In THE HARD WAY, the 10th book in the Jack Reacher series by Lee Child, Reacher is sitting alone in a New York City diner when he sees a man cross the street to a parked Mercedes and drive away. The next night, Reacher breaks his typical habit and returns to the same diner (for the coffee, of course), and is approached by a former soldier now working for Edward Lane, a special forces veteran with a murky past who now runs a soldier-for-hire company.
Lane is looking for the man who got into that Mercedes the previous night – because it’s the same man who kidnapped his missing wife and stepdaughter. And Reacher seems to be the only witness to the ransom pickup.
As always, this was a speedy read. Child’s straightforward writing style and Reacher’s unique voice have become a comfort by this point in the series, creating a tone that doesn’t bother with embellishment or wordplay. It may not be fancy, but that voice is one of the series’ greatest strengths. The mystery this time around isn’t enough to carry the story by itself, and there really isn’t much action until the conclusion, where Child pulls things together and gives us the chance to see Reacher in action once again.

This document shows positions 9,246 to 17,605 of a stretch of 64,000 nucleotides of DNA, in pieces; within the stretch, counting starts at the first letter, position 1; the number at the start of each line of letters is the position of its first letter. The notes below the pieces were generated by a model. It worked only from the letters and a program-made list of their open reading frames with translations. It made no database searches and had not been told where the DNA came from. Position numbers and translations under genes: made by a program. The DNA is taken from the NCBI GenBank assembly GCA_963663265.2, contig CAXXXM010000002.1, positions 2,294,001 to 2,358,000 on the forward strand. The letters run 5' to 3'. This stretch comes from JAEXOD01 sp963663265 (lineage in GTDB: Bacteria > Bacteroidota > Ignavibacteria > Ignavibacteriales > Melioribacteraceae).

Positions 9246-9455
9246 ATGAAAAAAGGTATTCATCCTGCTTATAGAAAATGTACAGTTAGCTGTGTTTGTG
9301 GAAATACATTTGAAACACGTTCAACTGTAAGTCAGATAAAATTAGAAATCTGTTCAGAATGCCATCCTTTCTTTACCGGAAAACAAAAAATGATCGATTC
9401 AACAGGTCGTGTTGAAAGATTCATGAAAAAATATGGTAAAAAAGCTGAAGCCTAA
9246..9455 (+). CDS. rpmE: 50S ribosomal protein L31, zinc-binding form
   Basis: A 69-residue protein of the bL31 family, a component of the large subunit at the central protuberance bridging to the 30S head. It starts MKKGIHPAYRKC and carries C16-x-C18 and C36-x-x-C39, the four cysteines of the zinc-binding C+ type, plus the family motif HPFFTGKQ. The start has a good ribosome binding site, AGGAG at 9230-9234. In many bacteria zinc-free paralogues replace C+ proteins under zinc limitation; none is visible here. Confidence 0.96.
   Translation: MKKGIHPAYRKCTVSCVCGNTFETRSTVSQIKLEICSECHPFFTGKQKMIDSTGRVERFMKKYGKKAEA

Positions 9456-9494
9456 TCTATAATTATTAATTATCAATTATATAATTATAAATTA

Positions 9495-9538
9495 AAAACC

Reacher doesn’t often indulge in introspection, but in THE HARD WAY Child includes a few noteworthy passages in describing his star protagonist:
The remorse gene was missing from his DNA. Entirely. It just wasn’t there. Where some men might have retrospectively agonized over justification, he spent his energy figuring out where best to hide the bodies.
He believed that anything could be reverse-engineered. If one human or group of humans put something together, then another human or group of humans could take it apart again. It as a basic principle. All that was required was empathy and thought and imagination. And he liked pressure. He liked deadlines. He liked a short and finite time to crack a problem. He liked a quiet space to work in. And he liked a similar mind to work with.
I’m catching up on this series, so I have plenty of Reacher books ahead of me, but I’ve found that I enjoy reading the series in short spurts. I read THE HARD WAY and the next book in the series, BAD LUCK AND TROUBLE, back to back and I think I’ll read a few other books before returning to the world of Jack Reacher.
I look forward to that return. This isn’t Child’s best, but if you’re already read the previous nine, you’ll be comforted to know that this is the same old Jack Reacher. And that’s a good thing.